Skip to main page content
Access keys NCBI Homepage MyNCBI Homepage Main Content Main Navigation
Review
, 2015, 982412

Ornamental Exterior Versus Therapeutic Interior of Madagascar Periwinkle (Catharanthus Roseus): The Two Faces of a Versatile Herb

Affiliations
Review

Ornamental Exterior Versus Therapeutic Interior of Madagascar Periwinkle (Catharanthus Roseus): The Two Faces of a Versatile Herb

Naghmeh Nejat et al. ScientificWorldJournal.

Abstract

Catharanthus roseus (L.) known as Madagascar periwinkle (MP) is a legendary medicinal plant mostly because of possessing two invaluable antitumor terpenoid indole alkaloids (TIAs), vincristine and vinblastine. The plant has also high aesthetic value as an evergreen ornamental that yields prolific blooms of splendid colors. The plant possesses yet another unique characteristic as an amiable experimental host for the maintenance of the smallest bacteria found on earth, the phytoplasmas and spiroplasmas, and serves as a model for their study. Botanical information with respect to synonyms, vernacular names, cultivars, floral morphology, and reproduction adds to understanding of the plant while the geography and ecology of periwinkle illustrate the organism's ubiquity. Good agronomic practices ensure generous propagation of healthy plants that serve as a source of bioactive compounds and multitudinous horticultural applications. The correlation between genetic diversity, variants, and TIA production exists. MP is afflicted with a whole range of diseases that have to be properly managed. The ethnobotanical significance of MP is exemplified by its international usage as a traditional remedy for abundant ailments and not only for cancer. TIAs are present only in micro quantities in the plant and are highly poisonous per se rendering a challenge for researchers to increase yield and reduce toxicity.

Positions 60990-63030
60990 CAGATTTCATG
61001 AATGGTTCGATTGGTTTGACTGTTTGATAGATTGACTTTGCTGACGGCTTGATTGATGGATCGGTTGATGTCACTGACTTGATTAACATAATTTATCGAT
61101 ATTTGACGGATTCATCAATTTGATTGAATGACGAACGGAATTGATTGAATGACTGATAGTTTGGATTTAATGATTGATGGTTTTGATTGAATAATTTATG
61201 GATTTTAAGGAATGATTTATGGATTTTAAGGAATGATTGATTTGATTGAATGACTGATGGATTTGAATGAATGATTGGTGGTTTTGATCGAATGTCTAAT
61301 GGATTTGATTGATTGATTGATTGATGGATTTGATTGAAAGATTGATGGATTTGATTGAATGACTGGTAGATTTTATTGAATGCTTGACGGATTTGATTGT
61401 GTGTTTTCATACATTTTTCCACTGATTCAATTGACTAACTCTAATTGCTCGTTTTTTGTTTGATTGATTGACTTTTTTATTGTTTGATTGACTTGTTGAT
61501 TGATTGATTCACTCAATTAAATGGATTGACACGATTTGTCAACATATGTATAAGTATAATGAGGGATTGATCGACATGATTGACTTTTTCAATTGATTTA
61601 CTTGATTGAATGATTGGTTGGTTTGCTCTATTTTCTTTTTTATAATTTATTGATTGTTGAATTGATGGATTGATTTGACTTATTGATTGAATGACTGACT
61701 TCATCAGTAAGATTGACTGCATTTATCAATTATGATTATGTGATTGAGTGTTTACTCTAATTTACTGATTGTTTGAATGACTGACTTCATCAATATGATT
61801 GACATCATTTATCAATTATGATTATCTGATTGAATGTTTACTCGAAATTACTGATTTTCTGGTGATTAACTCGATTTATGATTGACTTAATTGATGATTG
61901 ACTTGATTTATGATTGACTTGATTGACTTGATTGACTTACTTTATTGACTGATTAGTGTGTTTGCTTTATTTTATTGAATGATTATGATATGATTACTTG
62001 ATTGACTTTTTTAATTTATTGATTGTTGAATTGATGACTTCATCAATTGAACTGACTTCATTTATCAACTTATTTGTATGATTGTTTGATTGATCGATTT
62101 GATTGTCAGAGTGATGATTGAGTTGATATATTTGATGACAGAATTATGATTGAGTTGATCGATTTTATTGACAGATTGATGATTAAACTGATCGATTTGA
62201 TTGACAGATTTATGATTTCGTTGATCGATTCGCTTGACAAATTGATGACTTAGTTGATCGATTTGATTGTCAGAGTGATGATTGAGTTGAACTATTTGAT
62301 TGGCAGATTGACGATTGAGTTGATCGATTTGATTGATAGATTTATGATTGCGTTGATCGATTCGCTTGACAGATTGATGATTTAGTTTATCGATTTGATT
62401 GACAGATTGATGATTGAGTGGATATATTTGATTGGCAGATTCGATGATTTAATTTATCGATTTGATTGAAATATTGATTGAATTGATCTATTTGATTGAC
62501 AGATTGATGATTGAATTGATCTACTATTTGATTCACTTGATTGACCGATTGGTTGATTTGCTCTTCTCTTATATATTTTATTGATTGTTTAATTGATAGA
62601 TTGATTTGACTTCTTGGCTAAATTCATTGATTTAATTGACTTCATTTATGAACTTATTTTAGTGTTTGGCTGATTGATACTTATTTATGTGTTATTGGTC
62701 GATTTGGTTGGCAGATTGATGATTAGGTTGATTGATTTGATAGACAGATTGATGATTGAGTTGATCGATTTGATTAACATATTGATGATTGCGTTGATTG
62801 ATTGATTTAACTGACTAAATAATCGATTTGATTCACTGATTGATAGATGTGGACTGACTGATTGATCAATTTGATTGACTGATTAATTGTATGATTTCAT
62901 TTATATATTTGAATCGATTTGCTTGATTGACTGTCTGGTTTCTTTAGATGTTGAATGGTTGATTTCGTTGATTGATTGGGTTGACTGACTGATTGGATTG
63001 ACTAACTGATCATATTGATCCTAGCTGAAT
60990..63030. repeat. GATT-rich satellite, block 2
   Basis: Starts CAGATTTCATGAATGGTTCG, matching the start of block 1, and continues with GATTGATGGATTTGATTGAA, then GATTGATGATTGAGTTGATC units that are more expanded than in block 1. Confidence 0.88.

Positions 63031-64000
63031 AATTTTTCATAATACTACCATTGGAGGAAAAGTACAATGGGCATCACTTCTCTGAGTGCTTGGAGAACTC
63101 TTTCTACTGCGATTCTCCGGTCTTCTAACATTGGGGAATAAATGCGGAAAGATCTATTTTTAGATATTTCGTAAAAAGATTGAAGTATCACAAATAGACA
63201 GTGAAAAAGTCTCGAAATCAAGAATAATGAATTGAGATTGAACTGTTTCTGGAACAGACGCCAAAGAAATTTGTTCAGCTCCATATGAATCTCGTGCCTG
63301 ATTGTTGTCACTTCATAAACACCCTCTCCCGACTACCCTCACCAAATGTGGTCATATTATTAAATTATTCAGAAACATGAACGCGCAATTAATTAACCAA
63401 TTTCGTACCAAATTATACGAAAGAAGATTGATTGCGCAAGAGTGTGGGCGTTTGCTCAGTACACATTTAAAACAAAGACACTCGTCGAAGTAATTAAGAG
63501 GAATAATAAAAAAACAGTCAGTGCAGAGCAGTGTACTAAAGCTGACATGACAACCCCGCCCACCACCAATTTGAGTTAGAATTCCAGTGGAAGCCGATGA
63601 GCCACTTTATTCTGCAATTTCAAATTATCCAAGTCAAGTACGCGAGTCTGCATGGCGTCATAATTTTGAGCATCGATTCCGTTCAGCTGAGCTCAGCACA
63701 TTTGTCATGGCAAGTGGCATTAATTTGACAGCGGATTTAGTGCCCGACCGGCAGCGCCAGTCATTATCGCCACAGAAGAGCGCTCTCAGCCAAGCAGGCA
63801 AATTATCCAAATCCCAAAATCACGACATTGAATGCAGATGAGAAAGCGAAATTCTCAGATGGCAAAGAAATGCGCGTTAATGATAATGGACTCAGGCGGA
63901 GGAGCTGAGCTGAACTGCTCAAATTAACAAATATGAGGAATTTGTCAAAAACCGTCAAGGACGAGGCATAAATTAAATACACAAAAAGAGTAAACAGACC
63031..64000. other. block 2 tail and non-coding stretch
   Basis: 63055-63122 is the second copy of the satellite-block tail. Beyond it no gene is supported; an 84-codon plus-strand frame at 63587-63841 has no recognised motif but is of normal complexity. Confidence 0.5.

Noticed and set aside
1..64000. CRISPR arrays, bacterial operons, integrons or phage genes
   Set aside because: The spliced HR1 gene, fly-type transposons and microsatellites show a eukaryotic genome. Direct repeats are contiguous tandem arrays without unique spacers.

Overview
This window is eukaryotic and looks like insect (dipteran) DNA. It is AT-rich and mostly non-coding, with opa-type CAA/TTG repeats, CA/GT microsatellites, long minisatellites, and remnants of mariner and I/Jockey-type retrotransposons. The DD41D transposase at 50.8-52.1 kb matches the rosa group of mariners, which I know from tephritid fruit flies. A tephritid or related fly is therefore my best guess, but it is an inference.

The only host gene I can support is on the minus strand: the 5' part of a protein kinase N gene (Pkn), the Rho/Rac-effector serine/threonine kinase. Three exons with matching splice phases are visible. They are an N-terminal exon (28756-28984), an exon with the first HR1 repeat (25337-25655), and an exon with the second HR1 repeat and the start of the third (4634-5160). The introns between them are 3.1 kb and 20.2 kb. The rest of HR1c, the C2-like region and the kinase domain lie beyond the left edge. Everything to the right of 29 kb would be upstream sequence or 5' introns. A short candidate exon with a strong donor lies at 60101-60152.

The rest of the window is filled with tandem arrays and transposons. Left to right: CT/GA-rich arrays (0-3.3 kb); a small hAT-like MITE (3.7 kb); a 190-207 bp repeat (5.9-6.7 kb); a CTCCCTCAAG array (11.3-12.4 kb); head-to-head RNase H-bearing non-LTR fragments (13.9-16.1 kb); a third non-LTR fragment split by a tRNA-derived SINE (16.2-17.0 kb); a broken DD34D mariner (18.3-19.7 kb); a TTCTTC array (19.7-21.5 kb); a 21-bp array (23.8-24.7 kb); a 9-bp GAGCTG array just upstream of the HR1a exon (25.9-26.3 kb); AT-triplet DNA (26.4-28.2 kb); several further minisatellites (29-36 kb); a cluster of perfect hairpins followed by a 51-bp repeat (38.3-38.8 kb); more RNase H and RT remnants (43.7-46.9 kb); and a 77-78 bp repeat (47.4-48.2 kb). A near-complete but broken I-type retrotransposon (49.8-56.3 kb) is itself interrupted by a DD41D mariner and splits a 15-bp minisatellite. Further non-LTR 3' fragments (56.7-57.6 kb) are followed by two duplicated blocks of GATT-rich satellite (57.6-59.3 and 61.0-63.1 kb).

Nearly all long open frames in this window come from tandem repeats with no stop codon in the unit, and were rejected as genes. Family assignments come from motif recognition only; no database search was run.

Figures

Figure 1
Figure 1
(a) Artificial hybrids of MP in flower stage; (b) wild types with purple flowers “rosea”; (c) wild types with white flowers “alba”; (d) fruits which are composed of two free narrow cylindrical follicles; (e) seeds inside the follicle; (f) seeds. All images represent the real sizes, approximately. The artificial hybrids are clearly differentiated from those wild types due to their floral architecture and petals structure which are wider, thicker, and more compressed than the wild ones.
Figure 2
Figure 2
The three-dimensional structures of the main anticancer compounds of MP, (a) vincristine and (b) vinblastine, in a ball-stick model (http://www.chemspider.com/ImageView).

Similar articles

See all similar articles

Cited by 1 PubMed Central articles

References

    1. Faheem M., Singh S., Tanwer B. S., Khan M., Shahzad A. In vitro Regeneration of multiplication shoots in Catharanthus roseus—an important medicinal plant. Advances in Applied Science Research. 2011;2:208–213.
    1. Koehn F. E., Carter G. T. The evolving role of natural products in drug discovery. Nature Reviews Drug Discovery. 2005;4(3):206–220. doi: 10.1038/nrd1657. - DOI - PubMed
    1. Valdiani A., Kadir M. A., Tan S. G., Talei D., Abdullah M. P., Nikzad S. Nain-e havandi Andrographis paniculata present yesterday, absent today: a plenary review on underutilized herb of Iran's pharmaceutical plants. Molecular Biology Reports. 2012;39(5):5409–5424. doi: 10.1007/s11033-011-1341-x. - DOI - PubMed
    1. Facchini P. J. Alkaloid biosynthesis in plants: biochemistry, cell biology, molecular regulation, and metabolic engineering applications. Annual Review of Plant Biology. 2001;52:29–66. doi: 10.1146/annurev.arplant.52.1.29. - DOI - PubMed
    1. Facchini P. J., de Luca V. Opium poppy and Madagascar periwinkle: model non-model systems to investigate alkaloid biosynthesis in plants. The Plant Journal. 2008;54(4):763–784. doi: 10.1111/j.1365-313X.2008.03438.x. - DOI - PubMed

LinkOut - more resources

Feedback